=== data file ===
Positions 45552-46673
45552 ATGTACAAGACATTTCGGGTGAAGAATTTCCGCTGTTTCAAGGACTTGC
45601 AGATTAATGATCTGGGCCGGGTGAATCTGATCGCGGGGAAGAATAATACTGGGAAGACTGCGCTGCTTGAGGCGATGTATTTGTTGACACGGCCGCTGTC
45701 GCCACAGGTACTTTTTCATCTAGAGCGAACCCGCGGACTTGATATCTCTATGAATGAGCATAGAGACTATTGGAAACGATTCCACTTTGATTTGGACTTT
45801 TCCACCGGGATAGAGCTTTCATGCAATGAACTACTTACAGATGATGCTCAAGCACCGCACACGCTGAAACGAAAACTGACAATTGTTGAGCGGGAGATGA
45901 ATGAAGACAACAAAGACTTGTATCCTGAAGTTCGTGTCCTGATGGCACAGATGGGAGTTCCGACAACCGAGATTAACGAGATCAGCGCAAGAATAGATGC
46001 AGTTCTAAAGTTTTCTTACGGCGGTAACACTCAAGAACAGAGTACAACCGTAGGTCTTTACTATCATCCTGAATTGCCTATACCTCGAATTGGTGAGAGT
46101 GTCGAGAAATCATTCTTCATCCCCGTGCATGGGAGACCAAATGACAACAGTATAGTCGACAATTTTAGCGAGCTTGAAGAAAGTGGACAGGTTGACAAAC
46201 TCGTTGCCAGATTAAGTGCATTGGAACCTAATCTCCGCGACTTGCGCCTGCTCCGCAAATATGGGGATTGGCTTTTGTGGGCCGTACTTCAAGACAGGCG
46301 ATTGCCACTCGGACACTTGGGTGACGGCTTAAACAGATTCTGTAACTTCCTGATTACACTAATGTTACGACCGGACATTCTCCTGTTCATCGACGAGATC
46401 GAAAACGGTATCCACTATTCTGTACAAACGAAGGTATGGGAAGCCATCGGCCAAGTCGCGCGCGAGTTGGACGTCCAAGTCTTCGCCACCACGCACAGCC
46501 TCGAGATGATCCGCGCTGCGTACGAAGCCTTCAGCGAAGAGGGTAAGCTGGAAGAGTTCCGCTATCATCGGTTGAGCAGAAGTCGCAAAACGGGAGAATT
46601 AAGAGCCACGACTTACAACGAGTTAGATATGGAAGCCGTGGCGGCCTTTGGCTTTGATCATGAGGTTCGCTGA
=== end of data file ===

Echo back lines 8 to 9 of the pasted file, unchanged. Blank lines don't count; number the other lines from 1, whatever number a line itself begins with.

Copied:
46101 GTCGAGAAATCATTCTTCATCCCCGTGCATGGGAGACCAAATGACAACAGTATAGTCGACAATTTTAGCGAGCTTGAAGAAAGTGGACAGGTTGACAAAC
46201 TCGTTGCCAGATTAAGTGCATTGGAACCTAATCTCCGCGACTTGCGCCTGCTCCGCAAATATGGGGATTGGCTTTTGTGGGCCGTACTTCAAGACAGGCG